Quick Answer: Why Do Groundlings Pay Less?

What did the audience do if they didn’t like a performance?

If they didn’t like the play, the audience threw them at the actors.

This is where our idea of throwing tomatoes comes from – but ‘love-apples’, as they were known, come from South America and they weren’t a common food at the time.

The groundlings were also called ‘stinkards’ in the summer – for obvious reasons!.

What jobs did Groundlings have?

Groundlings and Shakespeare A penny was about a days work for the Groundlings who were typically blacksmiths and farmers.

Did anyone die when the Globe Theatre burned down?

No one is reported to have died, but for Shakespeare’s playhouse, the most famous theatre in England, it was the end. The day was hot and dry, and within little more than an hour only smoking ruins were left. The fire raged so intensely that a house next door went up too.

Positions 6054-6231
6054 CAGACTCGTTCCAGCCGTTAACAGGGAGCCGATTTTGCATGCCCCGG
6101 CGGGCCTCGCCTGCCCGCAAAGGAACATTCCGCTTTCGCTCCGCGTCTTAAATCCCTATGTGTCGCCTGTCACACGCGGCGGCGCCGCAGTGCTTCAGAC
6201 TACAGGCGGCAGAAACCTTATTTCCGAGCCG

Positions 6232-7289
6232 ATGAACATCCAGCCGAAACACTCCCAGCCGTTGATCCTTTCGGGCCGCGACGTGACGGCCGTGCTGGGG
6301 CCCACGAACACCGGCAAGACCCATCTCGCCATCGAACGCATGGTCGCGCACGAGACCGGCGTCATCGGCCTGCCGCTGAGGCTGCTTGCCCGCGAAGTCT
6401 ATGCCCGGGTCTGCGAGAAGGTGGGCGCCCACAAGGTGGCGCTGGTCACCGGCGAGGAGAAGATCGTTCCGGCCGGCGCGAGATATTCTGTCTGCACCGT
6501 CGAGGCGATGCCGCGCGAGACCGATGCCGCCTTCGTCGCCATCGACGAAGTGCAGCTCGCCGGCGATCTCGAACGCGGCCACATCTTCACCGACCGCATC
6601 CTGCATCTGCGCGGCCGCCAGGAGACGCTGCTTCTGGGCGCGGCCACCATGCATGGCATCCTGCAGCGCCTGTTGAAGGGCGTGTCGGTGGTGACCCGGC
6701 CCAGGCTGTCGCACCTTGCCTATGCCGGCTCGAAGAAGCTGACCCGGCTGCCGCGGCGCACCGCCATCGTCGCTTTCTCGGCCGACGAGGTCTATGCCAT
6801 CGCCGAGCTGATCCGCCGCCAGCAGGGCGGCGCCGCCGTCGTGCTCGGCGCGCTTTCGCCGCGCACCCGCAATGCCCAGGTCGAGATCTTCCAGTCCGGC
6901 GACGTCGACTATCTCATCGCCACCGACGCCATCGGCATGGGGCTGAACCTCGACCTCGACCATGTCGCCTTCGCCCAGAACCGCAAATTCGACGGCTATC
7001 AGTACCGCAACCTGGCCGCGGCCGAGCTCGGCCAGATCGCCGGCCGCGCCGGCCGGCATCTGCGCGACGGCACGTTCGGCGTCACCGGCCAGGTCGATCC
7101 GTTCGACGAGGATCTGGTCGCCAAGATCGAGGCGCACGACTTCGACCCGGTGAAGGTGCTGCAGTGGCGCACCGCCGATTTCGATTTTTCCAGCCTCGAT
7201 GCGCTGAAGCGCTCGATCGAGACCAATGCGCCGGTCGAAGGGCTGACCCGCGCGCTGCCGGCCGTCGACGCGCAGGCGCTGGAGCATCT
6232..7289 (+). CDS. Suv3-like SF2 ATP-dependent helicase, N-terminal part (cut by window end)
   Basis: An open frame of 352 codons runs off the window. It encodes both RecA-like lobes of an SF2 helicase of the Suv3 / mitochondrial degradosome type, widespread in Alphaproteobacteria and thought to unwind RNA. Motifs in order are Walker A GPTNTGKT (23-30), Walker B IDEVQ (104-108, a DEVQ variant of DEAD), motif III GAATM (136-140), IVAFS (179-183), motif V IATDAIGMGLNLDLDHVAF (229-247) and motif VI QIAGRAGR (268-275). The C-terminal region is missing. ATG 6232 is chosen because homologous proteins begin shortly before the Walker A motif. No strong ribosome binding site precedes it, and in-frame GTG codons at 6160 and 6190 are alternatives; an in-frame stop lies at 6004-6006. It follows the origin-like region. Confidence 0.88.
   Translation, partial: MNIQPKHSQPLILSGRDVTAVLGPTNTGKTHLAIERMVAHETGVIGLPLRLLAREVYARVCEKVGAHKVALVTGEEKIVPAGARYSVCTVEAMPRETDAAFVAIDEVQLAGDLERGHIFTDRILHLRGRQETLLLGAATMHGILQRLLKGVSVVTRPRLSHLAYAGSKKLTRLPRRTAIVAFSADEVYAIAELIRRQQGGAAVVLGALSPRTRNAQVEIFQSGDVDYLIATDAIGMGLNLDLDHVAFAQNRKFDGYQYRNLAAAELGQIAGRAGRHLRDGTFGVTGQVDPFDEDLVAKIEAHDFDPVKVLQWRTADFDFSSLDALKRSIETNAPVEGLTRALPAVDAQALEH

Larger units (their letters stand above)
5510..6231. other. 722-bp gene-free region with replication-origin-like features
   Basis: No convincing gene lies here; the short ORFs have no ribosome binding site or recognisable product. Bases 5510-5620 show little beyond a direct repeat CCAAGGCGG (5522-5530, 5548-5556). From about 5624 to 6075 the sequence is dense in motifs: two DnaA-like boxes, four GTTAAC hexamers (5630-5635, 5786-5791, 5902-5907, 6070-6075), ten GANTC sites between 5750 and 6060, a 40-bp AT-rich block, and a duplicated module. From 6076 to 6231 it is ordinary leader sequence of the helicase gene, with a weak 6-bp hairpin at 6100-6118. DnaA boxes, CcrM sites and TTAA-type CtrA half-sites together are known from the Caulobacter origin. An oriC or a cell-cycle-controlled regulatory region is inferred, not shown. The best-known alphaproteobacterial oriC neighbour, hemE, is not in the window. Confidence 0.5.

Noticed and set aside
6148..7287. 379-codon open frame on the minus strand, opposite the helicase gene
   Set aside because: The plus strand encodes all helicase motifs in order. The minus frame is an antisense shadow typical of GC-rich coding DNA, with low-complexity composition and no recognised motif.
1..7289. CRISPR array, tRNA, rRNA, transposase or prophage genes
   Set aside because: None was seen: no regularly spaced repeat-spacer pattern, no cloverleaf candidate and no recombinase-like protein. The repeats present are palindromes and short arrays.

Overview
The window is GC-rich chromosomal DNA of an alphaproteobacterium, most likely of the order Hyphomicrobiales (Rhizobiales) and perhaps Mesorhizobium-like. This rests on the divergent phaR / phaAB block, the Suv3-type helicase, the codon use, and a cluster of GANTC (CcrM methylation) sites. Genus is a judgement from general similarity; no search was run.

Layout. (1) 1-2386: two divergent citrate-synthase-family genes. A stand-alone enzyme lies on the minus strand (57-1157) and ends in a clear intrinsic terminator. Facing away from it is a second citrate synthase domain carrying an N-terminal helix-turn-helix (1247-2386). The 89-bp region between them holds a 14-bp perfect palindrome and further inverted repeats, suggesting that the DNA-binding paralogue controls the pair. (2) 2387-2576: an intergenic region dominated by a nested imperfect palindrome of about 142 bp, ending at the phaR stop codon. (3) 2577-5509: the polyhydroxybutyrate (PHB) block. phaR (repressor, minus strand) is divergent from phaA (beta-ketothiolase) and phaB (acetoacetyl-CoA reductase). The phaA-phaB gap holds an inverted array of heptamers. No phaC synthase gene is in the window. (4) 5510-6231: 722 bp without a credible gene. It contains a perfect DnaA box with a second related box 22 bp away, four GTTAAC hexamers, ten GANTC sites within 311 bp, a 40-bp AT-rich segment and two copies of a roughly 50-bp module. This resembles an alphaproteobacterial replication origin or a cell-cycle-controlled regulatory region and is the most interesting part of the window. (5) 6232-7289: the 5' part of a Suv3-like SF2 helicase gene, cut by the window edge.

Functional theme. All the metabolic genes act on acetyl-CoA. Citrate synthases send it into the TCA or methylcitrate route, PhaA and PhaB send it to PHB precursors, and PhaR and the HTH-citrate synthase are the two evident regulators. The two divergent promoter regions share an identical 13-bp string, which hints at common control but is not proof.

Why were there no female actresses seen at the Globe Theater?

During Shakespeare’s time, in England, women were not allowed on the stage. This was primarily due to issues of morality. The two exceptions I noted above allowed women, but they were expected to have familial connections to the actors.

How much did the Groundlings pay to see a play?

Elizabethan general public or people who were not nobility were referred to as groundlings. They would pay one penny to stand in the Pit of the Globe Theater (Howard 75). The upper class spectators would pay to sit in the galleries often using cushions for comfort.

How did the Groundlings behave?

On the ground, the poorer, lower class audience stood as they could not afford seating; they came to be known as the Groundlings or Stinkards. This group, who paid a penny by dropping it into a box (hence, “Box Office”), was rowdy, bawdy, and often known to throw things at the players who did not meet their approval.